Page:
U.N. weapons inspectors visited a presidential palace in Baghdad, while Iraqi officials announced they would provide a list of their weapons systems on Saturday.
The weapons inspectors in Iraq tested their new authority to go anywhere they wish. At nine o'clock in the morning, six white U.N. vehicles rolled up to the gates of one of President Saddam Hussein's eight presidential palaces. It marked the first unannounced inspection of a presidential site in Iraq.
Security guards at the palace reportedly radioed for authorization, and within minutes the inspectors were inside. Meanwhile, a second group of inspectors entered the palace through a different gate.
The inspectors spent about two hours in the facility and left without making any comments.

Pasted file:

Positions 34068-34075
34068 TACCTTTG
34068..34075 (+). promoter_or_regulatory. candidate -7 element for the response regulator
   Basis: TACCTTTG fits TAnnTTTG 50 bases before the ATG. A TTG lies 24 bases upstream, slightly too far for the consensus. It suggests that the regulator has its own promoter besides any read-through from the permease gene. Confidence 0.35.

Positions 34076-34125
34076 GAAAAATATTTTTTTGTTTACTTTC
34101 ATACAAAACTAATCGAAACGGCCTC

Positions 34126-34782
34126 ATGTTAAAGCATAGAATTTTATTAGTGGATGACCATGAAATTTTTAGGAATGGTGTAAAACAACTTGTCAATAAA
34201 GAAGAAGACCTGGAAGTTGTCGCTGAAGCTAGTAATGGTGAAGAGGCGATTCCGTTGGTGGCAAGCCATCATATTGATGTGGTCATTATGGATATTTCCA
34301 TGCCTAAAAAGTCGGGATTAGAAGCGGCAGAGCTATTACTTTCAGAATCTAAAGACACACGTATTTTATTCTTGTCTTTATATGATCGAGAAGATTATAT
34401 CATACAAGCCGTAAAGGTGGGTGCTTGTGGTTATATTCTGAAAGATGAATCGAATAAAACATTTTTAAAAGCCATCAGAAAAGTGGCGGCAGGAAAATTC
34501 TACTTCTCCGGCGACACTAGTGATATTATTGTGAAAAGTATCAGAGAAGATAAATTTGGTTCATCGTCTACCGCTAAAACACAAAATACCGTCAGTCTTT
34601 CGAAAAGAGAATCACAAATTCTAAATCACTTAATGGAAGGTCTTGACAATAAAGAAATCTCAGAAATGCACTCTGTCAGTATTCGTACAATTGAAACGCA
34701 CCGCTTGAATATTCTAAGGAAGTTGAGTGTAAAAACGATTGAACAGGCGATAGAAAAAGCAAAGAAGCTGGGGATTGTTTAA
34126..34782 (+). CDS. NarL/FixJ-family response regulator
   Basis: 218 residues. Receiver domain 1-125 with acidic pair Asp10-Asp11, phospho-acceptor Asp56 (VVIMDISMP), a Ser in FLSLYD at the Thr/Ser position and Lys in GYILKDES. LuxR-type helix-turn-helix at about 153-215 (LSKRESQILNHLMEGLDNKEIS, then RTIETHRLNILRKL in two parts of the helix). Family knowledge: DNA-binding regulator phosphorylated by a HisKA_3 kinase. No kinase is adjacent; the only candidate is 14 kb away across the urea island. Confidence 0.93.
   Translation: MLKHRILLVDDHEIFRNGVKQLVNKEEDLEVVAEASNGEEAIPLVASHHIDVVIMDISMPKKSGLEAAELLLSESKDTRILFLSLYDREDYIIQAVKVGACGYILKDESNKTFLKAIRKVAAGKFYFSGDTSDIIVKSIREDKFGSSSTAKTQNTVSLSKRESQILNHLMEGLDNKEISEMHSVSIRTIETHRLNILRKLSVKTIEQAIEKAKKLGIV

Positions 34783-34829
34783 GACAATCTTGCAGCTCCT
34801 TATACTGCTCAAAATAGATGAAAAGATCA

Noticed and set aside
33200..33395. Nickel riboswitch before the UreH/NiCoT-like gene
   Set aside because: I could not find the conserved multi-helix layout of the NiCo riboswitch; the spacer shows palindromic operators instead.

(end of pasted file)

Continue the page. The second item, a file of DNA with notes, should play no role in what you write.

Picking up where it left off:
When inspection teams were last in Iraq in the 1990s, the issue of access to presidential palaces caused major confrontations between Iraq and the inspectors.
At that time, a deal was worked out allowing the inspectors inside the palaces, but only with advance notice. U.N. inspectors complained of a lack of Iraqi cooperation and in December 1998 were withdrawn just prior to U.S. and British air strikes.
The current inspection teams are working under a U.N. Security Council resolution that provides for full and unobstructed access to any site they wish to visit.
Iraq has announced it will provide a declaration on its weapons programs on Saturday, one day before the U.N. Security Council deadline.
The head of Iraq's National Monitoring Directorate, Hussam Mohammad Amin, told reporters in Baghdad the declaration will include new elements, but would not, he said, necessarily include a declaration of the presence of weapons of mass destruction. He said Iraq has no such weapons.
The Security Council resolution demands that Iraq provide a complete list of all banned weapons systems and any facilities that could be used to produce them.